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Welcome back! I’m inspired by your work, and I hope you’re feeling inspired too. Today we’ll be using forms to approach material sideways.

Here’s what the poet Kim Addonizio has to say in 100 Word Story about the challenge of using forms or other constraints: “I’ve found that any constraint is a challenge, for me, and I seem to like challenges. Or rather, my imagination does. It’s like having a puzzle to solve. Can I make this work? Necessity is the mother, and all that. But it’s true: we get more creative when we have to work within limits. At least, I do.”


Emma Kaiser says that the complex poetic form she uses for her nonfiction prose flash “Called Shot: A Prose Sestina” in CRAFT allowed her to access material she couldn’t write about otherwise:

“I had tried several times before to write about this experience, but never felt I’d found the right entry point. The beauty of the form is that it offers a container to that which doesn’t quite feel solid—a structure to something that struggles to stand on its own. For subject matter as sensitive and elusive as this, the form provided me the first words when I’d continually struggled to find the right language.”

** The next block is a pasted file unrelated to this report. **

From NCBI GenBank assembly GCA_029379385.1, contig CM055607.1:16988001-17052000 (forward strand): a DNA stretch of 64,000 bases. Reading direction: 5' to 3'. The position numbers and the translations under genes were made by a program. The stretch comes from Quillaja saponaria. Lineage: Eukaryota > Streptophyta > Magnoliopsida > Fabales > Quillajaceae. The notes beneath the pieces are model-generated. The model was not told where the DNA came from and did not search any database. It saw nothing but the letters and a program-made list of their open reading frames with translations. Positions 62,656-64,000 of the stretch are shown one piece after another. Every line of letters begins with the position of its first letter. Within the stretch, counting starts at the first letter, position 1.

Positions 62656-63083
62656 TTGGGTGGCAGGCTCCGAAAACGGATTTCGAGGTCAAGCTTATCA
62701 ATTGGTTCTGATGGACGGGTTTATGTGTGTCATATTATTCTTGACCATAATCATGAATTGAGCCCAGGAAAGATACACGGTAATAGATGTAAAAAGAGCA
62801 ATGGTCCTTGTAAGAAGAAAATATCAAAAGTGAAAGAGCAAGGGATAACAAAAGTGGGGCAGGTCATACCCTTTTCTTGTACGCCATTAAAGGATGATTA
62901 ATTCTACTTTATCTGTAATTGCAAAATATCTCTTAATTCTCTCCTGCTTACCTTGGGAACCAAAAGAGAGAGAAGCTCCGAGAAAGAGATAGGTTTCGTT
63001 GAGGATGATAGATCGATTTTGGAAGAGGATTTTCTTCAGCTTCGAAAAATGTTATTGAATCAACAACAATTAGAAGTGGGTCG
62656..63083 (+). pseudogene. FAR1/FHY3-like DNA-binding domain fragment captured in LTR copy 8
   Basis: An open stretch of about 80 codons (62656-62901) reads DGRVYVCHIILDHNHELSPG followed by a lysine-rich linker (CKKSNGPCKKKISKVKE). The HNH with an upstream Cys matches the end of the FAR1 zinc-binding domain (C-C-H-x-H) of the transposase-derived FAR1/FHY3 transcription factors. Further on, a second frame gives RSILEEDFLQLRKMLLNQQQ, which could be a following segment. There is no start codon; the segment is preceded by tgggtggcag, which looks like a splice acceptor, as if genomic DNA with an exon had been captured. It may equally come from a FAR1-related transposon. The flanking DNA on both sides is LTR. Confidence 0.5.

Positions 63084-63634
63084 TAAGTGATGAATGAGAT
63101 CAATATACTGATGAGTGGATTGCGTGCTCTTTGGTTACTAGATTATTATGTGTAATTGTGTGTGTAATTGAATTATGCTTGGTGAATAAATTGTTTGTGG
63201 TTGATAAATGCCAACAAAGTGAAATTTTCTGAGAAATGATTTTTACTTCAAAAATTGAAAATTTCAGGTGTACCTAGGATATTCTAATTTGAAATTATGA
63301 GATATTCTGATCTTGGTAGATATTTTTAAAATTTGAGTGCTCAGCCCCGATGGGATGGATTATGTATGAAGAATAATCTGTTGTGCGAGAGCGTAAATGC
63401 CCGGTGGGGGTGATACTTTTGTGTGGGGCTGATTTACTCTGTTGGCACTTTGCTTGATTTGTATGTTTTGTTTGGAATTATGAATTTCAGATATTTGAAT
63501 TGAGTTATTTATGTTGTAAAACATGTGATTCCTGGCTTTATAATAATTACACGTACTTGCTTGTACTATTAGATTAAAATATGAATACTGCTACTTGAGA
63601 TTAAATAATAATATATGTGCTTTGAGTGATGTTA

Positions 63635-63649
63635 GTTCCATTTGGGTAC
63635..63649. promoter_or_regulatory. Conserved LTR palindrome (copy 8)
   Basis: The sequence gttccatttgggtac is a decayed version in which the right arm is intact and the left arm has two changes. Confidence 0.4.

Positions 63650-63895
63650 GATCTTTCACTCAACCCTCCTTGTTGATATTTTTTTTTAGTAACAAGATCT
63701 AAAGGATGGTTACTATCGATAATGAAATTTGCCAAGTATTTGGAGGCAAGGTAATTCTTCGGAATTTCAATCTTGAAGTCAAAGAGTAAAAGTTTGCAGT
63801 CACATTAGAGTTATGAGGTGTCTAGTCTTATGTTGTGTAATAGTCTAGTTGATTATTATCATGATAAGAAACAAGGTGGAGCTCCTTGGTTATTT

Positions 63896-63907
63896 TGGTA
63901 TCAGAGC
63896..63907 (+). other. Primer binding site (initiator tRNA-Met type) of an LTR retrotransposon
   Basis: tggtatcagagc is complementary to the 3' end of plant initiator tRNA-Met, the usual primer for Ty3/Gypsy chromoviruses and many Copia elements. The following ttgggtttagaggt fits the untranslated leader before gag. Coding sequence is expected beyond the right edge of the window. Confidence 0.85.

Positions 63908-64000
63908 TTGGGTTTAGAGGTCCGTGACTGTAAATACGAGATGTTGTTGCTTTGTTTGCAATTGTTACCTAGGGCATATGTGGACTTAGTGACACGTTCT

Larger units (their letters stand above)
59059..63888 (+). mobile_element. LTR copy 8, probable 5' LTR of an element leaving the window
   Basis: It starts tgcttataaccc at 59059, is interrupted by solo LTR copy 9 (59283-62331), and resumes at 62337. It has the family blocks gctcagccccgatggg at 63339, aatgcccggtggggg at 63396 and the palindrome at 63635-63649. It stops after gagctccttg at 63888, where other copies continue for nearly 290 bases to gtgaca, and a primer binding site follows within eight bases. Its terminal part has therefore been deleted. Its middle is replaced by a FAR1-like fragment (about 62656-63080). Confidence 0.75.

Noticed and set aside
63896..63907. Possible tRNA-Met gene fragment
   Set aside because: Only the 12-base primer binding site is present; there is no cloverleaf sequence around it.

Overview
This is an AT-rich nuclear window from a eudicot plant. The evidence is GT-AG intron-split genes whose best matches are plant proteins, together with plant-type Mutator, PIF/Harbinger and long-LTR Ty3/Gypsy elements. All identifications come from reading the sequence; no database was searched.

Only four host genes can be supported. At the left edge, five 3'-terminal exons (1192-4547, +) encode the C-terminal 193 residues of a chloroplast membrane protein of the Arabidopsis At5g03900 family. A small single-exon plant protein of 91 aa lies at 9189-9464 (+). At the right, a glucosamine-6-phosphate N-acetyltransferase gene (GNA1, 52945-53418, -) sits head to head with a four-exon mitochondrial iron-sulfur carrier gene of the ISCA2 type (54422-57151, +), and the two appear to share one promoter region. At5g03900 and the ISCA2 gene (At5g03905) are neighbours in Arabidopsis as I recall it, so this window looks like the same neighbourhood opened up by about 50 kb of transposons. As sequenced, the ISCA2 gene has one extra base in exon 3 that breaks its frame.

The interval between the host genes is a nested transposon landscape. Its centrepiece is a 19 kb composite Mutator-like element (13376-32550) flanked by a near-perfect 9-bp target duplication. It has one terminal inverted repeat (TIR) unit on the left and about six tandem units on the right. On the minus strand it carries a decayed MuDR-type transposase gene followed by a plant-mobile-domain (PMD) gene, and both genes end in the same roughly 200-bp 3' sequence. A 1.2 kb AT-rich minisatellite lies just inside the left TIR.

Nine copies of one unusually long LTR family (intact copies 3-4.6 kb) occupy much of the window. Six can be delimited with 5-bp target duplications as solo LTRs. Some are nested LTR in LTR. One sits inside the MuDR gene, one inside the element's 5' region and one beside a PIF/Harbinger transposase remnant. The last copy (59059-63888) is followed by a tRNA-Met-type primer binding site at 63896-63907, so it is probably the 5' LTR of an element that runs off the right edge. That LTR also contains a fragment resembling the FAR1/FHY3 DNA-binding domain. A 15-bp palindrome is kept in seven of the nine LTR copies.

Brenda Miller and Suzanne Paola coined the term “hermit crab essay” in their textbook Tell It Slant: “This kind of essay appropriates existing forms as an outer covering, to protect its soft, vulnerable underbelly.  … The ‘shells’ come where you can find them, anywhere out in the world.” In an essay in Brevity, Miller elaborates on the form, and also suggests that concentrating on form can free new content. “Hermit crab essays adopt already existing forms as the container for the writing at hand, such as the essay in the form of a ‘to-do’ list, or a field guide, or a recipe. Hermit crabs are creatures born without their own shells to protect them; they need to find empty shells to inhabit …”

Marisa Crane comments on the “how to” form she uses in “User’s Guide to Point Guards & Girlfriends,” CRAFT: “This essay was born from my desire to write about my emotionally abusive relationship in an experimental way, a way that gave me a window into an otherwise traumatic topic. I’d been trying, and failing, for years to write about this relationship, but for whatever reason, I couldn’t do it using a traditional style or form. Every time I tried, I froze. How to summarize my time with this person? How to get to the heart of the issue? … I also found it easier to be vulnerable when using an experimental form.”

Check out the full piece here.

Many writers have said that they wouldn’t have written about difficult subjects if they hadn’t been concentrating on an unusual form.